We all made it up and wiggled into the entertaining crawls, leading to the Letter Box. At this obstacle I attempted a daring exposed handstand, and instructed Fiona to do the same. At Dave’s turn he rather sensibly turned round and stood up using the chain hanging from above. Not just a pretty face.
Around this point I completely lost track of how the survey corresponded to the cave and started relying instead on the backwards description. This worked well enough apart from a 15 minute stressful section where nothing seemed to match, and there was another terrifying climb, which was not much mentioned. Coming the other way and climbing up is perhaps less daunting? We were saved anyhow by perseverance and a timely round of Mexicana cheese.
As we arrived into OFD 1, Dave took over navigation and did an excellent job of staying in the streamway. Never tempted to divert up an enticing climb, even ones equipped with chains and ropes. OFD 1 is a beautiful bit of cave, and I was surprised that Imperial exclusively does a top entrance round trip on fresher weekends.
We made quick time to the water logger and the semi concreted way out. We emerged to sunlight and uncomfortably warm air, and made the long slog back up the hill.
It was only 4pm so we quickly restocked our beer at the nearest Spar with something weather appropriate (Corona, with something that was either a lime or a sad lemon). We relaxed in the glorious sunshine. The highlight of the evening was the bbq which was simply incredible. I was stuffed and still desperately trying to eat for the taste alone. And then there was desert which was also ridiculously good (ginger trifle!). Thanks Fiona!
Sadly the weather forecast was a little unsettled so we dropped our plans for Little Neath, instead opting for an OFD 1 round trip. I had not done most of this trip (only having done the stream on Saturday) and was again much convinced of its superiority as an introductory caving trip to the OFD 2 round trip.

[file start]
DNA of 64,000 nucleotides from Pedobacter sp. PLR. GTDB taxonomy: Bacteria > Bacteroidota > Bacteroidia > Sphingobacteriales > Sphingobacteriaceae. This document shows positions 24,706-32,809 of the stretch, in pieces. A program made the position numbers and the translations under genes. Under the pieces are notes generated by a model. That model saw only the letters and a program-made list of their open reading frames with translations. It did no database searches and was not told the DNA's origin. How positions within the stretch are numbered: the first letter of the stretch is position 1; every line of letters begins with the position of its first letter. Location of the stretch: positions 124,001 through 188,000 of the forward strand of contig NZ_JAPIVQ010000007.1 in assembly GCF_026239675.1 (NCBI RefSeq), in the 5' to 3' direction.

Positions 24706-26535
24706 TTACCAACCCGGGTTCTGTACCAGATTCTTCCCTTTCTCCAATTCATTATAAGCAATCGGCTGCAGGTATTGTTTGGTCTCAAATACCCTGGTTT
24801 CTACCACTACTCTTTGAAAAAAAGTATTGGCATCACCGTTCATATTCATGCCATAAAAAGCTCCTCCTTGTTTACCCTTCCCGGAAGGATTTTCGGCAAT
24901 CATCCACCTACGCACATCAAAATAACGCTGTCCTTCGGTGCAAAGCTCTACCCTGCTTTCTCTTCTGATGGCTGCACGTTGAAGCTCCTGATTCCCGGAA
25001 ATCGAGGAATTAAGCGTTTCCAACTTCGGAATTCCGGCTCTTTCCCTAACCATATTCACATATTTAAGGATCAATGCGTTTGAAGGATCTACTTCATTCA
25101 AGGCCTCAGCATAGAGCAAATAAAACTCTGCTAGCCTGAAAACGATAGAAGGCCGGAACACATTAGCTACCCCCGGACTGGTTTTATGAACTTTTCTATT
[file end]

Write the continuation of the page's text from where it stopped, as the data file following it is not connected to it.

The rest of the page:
Pleasant crawls, vast bouldery passage, stunning formations, and a stomping streamway, all in under 2 hours. I guess it is a little short.
We were led mostly by Fiona, with some misleading input from Clive every now and then (he seemed determined to lead us astray). On the way out, Clive did some photographical experimentation with warmer bulbs than he normally uses. Jack had the honor of being a flash handler and managed to avoid the allure of the blue button. Ignore the blue button.
Back on the surface we made it back to the SWCC just before the rain began. We stuffed our bags with our belongings and ourselves with food hastily, downed a tea and a beer and made our farewells.
Dave drove us to Aber to drop us off. On the platform it became clear that there weren’t going to be any trains for a while as we caught the end of an explanation by a station staff member. “Well, there’s a tree on the line a bit further up you see. Well, actually it’s across both lines. And actually a train hit it. So we don’t know if the track is okay. The train is definitely not okay. Replacement bus? We’re waiting to find out...”.
We phoned Dave who, tragically for him, had not yet made it off the station road. A kind, generous soul he agreed to give us a lift to Newport. I say agreed, we mostly just said things about trees and trains whilst reloading our gear into his car. Before he knew it he was committed to an extra hour of driving. Thanks Dave!
Photos of: BBQ food, and me and Jack at the train station. My phone camera has a beauty mode which results in incredibly smooth faces.